Williston moves to help homeless, but shelter still weeks away

WILLISTON, N.D. – City commissioners here took the first step this week to allow churches to serve as emergency homeless shelters.

Temperatures will be diving below zero next week, but it will be at least another month before shelter is available for people who arrive in the boomtown unprepared for the housing shortage.

Commissioners unanimously adopted the first reading of an ordinance that establishes guidelines for churches or other organizations to apply for permits to provide temporary shelter during the winter.

Williston pastors who attended Thursday night’s meeting applauded the city leaders’ decision.

“This is a huge issue in our town,” said the Rev. Muriel Lippert of Good Shepherd Lutheran Church. “All of us are afraid that we’re going to have to do a funeral for someone who froze to death.”

Williston does not have a homeless shelter and the city’s zoning ordinances do not allow for temporary homeless shelters.

Planning and Zoning Director Kent Jarcik has been working with a Williston ministerial group that wants to begin a shelter program they call Operation Heat. The new ordinance, which is patterned after a Dickinson program, would set the groundwork for the churches to apply for a permit, Jarcik said.

Dickinson Churches United for the Homeless launched in February 2013 and is now in its first full winter season. Seven churches take turns hosting the shelter and volunteers staff it from 9 p.m. to 6 a.m.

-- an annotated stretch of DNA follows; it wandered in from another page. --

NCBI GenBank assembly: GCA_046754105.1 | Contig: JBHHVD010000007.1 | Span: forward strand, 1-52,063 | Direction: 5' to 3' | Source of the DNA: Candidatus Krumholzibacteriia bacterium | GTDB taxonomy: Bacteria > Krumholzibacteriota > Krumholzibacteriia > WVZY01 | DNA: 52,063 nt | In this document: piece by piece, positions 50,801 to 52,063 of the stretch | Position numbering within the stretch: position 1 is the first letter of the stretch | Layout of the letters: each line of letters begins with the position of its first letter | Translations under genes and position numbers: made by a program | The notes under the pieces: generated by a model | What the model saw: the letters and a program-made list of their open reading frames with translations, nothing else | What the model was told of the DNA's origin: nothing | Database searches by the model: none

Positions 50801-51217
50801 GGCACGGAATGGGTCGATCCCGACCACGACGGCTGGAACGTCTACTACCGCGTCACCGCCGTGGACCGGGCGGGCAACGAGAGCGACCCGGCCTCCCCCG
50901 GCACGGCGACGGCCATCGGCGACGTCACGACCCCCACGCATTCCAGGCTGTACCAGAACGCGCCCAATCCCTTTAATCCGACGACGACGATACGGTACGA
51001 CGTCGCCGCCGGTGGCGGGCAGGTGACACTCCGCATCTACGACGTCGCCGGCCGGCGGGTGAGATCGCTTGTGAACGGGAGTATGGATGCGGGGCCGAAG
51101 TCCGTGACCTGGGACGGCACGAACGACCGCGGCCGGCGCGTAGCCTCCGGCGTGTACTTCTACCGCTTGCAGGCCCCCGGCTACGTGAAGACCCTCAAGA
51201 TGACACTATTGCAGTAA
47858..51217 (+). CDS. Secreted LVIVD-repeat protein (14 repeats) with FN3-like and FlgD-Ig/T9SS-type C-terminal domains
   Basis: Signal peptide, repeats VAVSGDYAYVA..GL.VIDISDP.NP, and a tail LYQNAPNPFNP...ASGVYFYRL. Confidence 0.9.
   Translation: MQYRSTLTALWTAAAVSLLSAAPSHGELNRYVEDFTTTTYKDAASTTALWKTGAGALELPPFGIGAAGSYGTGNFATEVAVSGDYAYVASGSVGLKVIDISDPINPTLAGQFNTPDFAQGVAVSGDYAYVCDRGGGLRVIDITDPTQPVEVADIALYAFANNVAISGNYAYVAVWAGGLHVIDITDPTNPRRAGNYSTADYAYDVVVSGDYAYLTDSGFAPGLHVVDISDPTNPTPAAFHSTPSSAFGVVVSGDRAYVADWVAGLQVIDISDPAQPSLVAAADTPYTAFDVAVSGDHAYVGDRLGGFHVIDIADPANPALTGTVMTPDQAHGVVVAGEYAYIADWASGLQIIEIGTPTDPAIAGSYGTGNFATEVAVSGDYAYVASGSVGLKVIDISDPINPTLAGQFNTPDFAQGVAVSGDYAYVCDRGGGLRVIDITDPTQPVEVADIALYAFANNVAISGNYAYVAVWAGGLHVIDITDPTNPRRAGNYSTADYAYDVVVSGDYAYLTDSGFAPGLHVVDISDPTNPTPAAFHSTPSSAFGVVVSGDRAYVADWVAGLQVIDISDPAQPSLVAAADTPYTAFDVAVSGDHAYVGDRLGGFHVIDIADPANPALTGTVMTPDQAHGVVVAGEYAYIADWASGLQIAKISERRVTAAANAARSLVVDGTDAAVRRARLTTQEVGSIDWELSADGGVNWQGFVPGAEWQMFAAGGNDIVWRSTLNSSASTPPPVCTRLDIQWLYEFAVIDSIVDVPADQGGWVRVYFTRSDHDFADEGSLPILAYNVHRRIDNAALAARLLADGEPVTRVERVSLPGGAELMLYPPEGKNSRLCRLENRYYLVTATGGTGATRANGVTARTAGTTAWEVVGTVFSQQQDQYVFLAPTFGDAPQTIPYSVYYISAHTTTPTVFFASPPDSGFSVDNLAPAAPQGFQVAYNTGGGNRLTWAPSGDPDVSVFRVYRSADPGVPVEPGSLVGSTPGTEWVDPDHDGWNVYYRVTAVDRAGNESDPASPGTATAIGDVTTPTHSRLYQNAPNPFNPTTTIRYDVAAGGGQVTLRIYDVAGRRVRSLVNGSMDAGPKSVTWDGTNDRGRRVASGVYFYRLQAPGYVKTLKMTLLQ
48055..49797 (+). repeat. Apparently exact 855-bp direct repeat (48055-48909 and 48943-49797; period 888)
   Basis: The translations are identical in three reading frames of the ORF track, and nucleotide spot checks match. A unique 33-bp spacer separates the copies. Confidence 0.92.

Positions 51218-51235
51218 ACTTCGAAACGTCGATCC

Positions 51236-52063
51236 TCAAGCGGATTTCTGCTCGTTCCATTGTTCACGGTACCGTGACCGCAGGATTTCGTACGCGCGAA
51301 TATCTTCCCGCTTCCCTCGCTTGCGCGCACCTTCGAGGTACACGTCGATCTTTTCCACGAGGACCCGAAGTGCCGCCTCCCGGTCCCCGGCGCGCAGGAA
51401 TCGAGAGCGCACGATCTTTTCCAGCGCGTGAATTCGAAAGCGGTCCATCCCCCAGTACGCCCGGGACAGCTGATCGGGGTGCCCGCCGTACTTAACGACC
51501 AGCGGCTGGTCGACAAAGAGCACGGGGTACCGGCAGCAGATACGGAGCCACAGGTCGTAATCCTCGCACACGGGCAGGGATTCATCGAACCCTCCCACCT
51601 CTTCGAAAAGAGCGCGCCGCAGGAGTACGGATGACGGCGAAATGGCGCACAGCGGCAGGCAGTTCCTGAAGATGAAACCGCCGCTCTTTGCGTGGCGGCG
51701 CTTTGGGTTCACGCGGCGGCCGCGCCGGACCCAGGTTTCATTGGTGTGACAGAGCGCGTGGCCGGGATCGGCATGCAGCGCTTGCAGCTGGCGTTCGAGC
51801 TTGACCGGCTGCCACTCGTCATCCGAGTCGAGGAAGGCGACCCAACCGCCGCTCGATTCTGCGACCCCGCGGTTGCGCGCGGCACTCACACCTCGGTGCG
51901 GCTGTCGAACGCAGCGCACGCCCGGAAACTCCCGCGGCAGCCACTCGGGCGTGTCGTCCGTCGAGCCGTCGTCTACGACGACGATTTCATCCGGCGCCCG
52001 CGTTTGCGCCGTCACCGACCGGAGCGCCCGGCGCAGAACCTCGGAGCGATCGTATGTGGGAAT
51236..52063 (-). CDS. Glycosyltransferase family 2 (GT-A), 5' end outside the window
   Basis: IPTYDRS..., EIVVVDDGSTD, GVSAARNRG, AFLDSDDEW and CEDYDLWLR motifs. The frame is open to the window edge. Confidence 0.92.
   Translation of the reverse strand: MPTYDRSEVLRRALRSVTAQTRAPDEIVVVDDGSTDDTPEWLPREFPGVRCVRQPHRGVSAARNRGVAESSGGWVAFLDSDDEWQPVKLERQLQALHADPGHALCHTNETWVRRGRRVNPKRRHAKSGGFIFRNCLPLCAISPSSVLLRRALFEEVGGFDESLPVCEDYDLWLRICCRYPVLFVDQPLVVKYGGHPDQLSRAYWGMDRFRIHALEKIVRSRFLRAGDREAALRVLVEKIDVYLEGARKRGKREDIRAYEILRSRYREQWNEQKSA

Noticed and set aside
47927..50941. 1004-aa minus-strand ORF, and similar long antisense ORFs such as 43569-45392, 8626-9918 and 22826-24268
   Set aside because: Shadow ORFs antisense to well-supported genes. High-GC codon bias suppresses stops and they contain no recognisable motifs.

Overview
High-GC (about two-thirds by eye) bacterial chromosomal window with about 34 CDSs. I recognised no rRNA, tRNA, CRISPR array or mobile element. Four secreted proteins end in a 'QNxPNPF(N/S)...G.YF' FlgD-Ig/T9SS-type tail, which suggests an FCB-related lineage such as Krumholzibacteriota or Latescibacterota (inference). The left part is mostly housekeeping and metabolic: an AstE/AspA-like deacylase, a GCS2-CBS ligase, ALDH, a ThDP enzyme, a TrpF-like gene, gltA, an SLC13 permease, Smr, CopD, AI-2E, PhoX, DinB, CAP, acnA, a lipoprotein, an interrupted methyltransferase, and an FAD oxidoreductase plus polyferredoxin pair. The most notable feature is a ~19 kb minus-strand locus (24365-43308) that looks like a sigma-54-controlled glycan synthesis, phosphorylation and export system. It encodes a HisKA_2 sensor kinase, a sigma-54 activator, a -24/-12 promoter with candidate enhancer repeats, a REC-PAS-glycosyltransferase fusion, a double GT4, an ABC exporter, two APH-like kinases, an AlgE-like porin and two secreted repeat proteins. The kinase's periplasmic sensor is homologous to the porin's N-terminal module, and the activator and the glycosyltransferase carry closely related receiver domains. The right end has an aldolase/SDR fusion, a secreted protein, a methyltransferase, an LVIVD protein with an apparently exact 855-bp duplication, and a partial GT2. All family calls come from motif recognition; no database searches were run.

“Volunteers really drive the program,” said Director Bill Kelly said. “It takes a couple hundred volunteers per month to make it work.”

In December, the program housed an average of five men per night, Kelly said. The maximum capacity is 15, but the program has never had more than nine people scheduled in one night, he said.

Like Williston, most of the people seeking temporary shelter in Dickinson are newcomers who moved to North Dakota for jobs, Kelly said.

Williston city commissioners will consider a second and final reading of the ordinance at their Jan. 14 meeting. If approved, the earliest a group could apply for a permit is at the Jan. 28 meeting, Jarcik said.

The Salvation Army, New Hope and Saving Grace churches in partnership with the Williston Evangelical Ministerial Alliance are planning to apply for a permit.

In the meantime, Williston churches are doing what they can to provide assistance to people this winter. For example, First Lutheran Church held overnight prayer vigils during cold nights.

Williston’s Concordia Lutheran Church provided temporary shelter from May 2011 until September. It stopped after city planning and zoning staff said the church needed several fire and building code upgrades to serve as a shelter.

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